21 April 2019, The Tablet

Witnesses describe horrific aftermath of Sri Lanka church attacks

Explosions reported in churches and hotels in the capital and across the country

Witnesses describe horrific aftermath of Sri Lanka church attacks

A soldier stands guard in front of the St. Anthony's Church where a blast took place in Colombo, Sri Lanka
Xinhua/Ha Pulacheqi

More than 200 people were killed and 450 people injured in a series of coordinated terrorist attacks in Sri Lanka today that targeted Catholics and other Christians attending Easter Sunday Mass and services, and foreign tourists in expensive hotels.

The churches attacked were St Anthony’s Shrine in the capital Colombo, St Sebastian’s Church in Negombo, 20 miles north of Colombo, and Zion Church in the eastern city of Batticaloa. News of the blasts quickly spread to other churches, which halted or cancelled their Easter services.

The Colombo hotels attacked were the Shangri-La, the Cinnamon Grand and the Kingsbury. Blasts were also reported near the Near Dehiwala Zoo in Dehiwala Mount Lavinia and at a house in Mahawila Gardens, Dematagoda.

Dr Samiddhi Samarakoon, a deputy director of the National Hospital of Sri Lanka, said in the afternoon that the death toll had risen to 189. She said 11 foreigners were among the dead. According to unconfirmed police reports American, British and Dutch nationals had lost their lives.

The Foreign Office said it was "urgently seeking" information from authorities in Sri Lanka. A spokesman said: "We are aware of reports of a number of explosions in Sri Lanka, including Colombo, and we are urgently seeking information from the local authorities. "British nationals in Sri Lanka should follow the instructions of the local authorities and check FCO travel advice for updates."

Harsha de Silva, the country's minister of economic reforms and public distribution, said he visited the church in Colombo’s Kochchikade district [St Anthony’s Shrine] and the Shangri La hotel.

He tweeted: "Horrible scenes. I saw many body parts strewn all over. Emergency crews are at all locations in full force … We took multiple casualties to hospital. Hopefully saved many lives."

“It was a river of blood,” said N. A. Sumanapala, a shopkeeper near St Anthony’s who said he had run inside to help. “The priest came out and he was covered in blood.” Alex Agileson, a witness who was in the vicinity, said buildings in the surrounding area shook with the blast.

The Archbishop of Colombo called for those responsible for the Easter Sunday blasts to be punished "mercilessly", according to Associated Press. Cardinal Malcolm Ranjith called on Sri Lanka's government to launch a "very impartial strong inquiry" and to punish those found responsible "mercilessly because only animals can behave like that". 

With President Maithripala Sirisena away on an overseas trip, Prime Minister Ranil Wickremesinghe was running the government’s emergency meetings. Mr Wickremesinghe was conferring with top military officials and tweeted earlier that "the government is taking immediate steps to contain the situation".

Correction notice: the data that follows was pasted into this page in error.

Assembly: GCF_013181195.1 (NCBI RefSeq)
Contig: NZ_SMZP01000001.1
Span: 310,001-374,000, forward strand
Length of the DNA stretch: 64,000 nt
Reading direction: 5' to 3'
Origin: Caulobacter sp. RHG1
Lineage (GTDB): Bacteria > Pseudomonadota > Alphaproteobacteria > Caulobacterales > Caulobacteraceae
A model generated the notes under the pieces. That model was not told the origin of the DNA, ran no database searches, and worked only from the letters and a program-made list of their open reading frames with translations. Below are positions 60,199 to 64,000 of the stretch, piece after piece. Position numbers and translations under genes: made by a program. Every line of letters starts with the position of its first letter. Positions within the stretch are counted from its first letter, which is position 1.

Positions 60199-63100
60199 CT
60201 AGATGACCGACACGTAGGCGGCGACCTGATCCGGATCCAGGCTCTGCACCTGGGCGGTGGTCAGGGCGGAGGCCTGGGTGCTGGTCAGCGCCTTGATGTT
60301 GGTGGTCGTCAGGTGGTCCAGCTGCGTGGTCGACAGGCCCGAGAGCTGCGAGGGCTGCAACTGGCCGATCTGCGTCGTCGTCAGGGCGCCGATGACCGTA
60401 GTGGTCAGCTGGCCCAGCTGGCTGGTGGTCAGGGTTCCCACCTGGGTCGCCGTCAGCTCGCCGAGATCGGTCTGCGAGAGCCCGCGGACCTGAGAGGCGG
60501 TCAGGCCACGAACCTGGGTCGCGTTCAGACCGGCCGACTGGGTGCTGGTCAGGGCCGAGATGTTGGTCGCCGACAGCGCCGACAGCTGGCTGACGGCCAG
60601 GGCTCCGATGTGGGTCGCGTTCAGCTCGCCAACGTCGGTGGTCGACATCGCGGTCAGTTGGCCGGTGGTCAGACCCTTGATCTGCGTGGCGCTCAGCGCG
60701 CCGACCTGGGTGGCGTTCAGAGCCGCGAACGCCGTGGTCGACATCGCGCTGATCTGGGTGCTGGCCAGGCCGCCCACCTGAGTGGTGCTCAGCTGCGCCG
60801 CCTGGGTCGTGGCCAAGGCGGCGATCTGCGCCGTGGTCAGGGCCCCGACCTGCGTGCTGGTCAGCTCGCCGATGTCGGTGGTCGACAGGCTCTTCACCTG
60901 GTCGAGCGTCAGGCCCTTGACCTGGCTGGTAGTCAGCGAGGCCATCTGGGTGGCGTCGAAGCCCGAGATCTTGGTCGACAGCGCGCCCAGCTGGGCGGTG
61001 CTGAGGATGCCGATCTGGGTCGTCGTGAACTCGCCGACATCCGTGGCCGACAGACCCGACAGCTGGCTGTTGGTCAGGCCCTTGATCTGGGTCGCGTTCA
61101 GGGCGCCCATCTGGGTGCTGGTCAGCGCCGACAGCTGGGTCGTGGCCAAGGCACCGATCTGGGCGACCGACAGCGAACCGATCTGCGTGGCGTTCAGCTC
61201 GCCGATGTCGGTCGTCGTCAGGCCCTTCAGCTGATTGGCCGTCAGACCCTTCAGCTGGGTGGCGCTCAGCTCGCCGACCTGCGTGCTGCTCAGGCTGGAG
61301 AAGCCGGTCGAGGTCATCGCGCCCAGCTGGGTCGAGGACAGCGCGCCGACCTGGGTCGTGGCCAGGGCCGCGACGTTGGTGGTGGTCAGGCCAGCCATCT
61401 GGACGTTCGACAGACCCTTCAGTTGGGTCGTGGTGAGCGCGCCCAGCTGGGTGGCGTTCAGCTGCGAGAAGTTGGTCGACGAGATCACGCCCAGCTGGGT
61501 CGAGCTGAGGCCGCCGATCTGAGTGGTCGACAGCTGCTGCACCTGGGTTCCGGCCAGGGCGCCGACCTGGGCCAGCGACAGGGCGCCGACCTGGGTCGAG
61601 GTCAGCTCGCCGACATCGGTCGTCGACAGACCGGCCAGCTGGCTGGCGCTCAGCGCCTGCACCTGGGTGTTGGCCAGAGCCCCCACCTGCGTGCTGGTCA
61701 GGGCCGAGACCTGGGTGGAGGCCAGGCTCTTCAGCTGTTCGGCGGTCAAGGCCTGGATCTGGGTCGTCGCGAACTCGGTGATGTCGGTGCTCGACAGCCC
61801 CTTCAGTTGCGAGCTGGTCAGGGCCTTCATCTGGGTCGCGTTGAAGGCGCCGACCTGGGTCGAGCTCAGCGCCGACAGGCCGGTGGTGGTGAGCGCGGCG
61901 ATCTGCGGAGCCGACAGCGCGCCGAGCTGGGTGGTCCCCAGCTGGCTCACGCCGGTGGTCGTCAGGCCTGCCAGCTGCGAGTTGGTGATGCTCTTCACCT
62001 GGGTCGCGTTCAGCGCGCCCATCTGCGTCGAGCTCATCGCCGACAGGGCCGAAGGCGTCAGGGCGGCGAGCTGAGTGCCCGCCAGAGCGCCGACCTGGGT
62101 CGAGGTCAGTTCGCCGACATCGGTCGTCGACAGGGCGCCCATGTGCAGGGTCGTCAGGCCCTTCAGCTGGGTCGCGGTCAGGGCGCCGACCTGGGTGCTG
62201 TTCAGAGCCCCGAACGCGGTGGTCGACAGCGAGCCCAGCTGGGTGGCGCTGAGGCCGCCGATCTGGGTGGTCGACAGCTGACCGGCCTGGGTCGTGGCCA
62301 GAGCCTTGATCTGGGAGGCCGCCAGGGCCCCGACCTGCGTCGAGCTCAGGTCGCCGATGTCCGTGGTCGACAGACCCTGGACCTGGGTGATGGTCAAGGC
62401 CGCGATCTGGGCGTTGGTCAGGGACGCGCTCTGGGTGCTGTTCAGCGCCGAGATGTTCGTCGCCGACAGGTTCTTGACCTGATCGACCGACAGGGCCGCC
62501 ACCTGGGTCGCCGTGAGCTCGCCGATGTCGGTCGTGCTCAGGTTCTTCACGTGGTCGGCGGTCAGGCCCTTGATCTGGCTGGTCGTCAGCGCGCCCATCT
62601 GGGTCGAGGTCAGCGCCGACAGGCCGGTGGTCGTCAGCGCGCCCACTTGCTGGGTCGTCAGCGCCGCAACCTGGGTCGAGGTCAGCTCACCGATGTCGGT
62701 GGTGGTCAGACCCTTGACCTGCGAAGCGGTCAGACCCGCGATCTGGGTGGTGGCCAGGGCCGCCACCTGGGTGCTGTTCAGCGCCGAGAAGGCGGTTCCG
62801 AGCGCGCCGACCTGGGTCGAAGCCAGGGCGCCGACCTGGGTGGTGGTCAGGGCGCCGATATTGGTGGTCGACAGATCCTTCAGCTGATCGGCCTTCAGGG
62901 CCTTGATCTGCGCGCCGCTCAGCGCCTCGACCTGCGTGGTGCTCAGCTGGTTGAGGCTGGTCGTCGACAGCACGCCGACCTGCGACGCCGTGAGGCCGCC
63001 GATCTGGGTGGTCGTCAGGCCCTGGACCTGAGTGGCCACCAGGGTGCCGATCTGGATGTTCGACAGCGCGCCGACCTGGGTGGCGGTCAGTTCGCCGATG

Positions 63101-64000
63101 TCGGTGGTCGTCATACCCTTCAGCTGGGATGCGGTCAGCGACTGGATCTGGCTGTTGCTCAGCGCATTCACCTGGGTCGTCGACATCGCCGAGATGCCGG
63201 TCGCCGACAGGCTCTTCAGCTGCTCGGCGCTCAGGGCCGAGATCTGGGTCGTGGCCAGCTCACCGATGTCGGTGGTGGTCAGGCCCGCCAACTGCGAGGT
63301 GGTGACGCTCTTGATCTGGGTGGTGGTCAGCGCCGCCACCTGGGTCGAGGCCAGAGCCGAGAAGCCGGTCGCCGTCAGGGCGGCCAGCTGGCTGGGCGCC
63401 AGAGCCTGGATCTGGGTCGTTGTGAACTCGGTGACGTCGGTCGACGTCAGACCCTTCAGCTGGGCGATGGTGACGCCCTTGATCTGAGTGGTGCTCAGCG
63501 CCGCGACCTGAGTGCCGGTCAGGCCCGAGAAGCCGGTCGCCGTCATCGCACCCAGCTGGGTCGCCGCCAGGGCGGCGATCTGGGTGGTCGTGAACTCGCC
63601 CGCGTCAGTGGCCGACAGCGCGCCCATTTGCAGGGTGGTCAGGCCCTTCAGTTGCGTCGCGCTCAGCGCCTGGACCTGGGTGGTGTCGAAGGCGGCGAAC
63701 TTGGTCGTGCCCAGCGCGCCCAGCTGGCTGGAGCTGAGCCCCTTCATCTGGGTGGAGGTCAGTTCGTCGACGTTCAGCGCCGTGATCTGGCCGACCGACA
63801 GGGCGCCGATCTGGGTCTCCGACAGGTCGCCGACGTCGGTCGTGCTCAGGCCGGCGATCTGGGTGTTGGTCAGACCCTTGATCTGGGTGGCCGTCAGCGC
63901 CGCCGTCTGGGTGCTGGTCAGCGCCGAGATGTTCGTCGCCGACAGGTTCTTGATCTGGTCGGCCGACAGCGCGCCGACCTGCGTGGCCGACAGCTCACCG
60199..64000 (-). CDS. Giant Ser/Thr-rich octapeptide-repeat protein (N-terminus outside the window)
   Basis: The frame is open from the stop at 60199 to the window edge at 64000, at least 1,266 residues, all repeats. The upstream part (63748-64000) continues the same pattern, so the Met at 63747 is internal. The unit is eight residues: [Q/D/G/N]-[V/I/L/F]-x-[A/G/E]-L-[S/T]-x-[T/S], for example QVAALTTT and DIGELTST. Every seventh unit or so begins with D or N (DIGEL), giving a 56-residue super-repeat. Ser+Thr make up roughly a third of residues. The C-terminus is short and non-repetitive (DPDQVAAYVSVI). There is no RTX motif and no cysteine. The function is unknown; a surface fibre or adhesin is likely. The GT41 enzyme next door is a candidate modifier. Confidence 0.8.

According to AFP, Sri Lanka's police chief made a nationwide alert 10 days before today's bomb attacks warning that suicide bombers planned to hit "prominent churches". Police chief Pujuth Jayasundara sent an intelligence warning to top officers on April 11 setting out the threat, AFP said.

"A foreign intelligence agency has reported that the NTJ (National Thowheeth Jama'ath) is planning to carry out suicide attacks targeting prominent churches as well as the Indian high commission in Colombo," said the police chief’s alert.

The NTJ is a radical Muslim group in Sri Lanka that came to notice last year when it was linked to vandalism of Buddhist statues.

Cardinal Vincent Nichols said this morning: "I woke to the sad and shocking news of the bombings at churches and hotels in Sri Lanka, after recent years of peace. I pray for all who have died, all who have been injured and whose lives have been radically changed by this violence, and for the Sri Lankan community in England and Wales."

The Archbishop of Canterbury Justin Welby said: "Those affected by the appalling and despicable attacks on churches and hotels in Sri Lanka will be in the prayers of millions marking Easter Sunday around the world today. 

"On this holy day let us stand with the people of Sri Lanka in prayer, condolence and solidarity as we rejected all violence, all hatred and all division."

Foreign secretary Jeremy Hunt tweeted: “I'm deeply shocked and saddened by the horrifying attacks on churches and hotels in Sri Lanka today. To target those gathered for worship on Easter Sunday is particularly wicked. My prayers are with the victims and their families, and with those assisting in the response."

Labour leader Jeremy Corbyn tweeted: “I’m appalled by the horrific attacks in Sri Lanka, on Easter Sunday, the most important day in the Christian calendar. I stand with the victims, their families, the people of Sri Lanka and Christians around the world. We must defeat this hatred with unity, love and respect.”

Sri Lanka is mainly Buddhist, with only 6 per cent of the 21.5 million population Catholic, but Catholicism includes people from the Tamil and other ethnic groups, and so it is seen as a unifying force.

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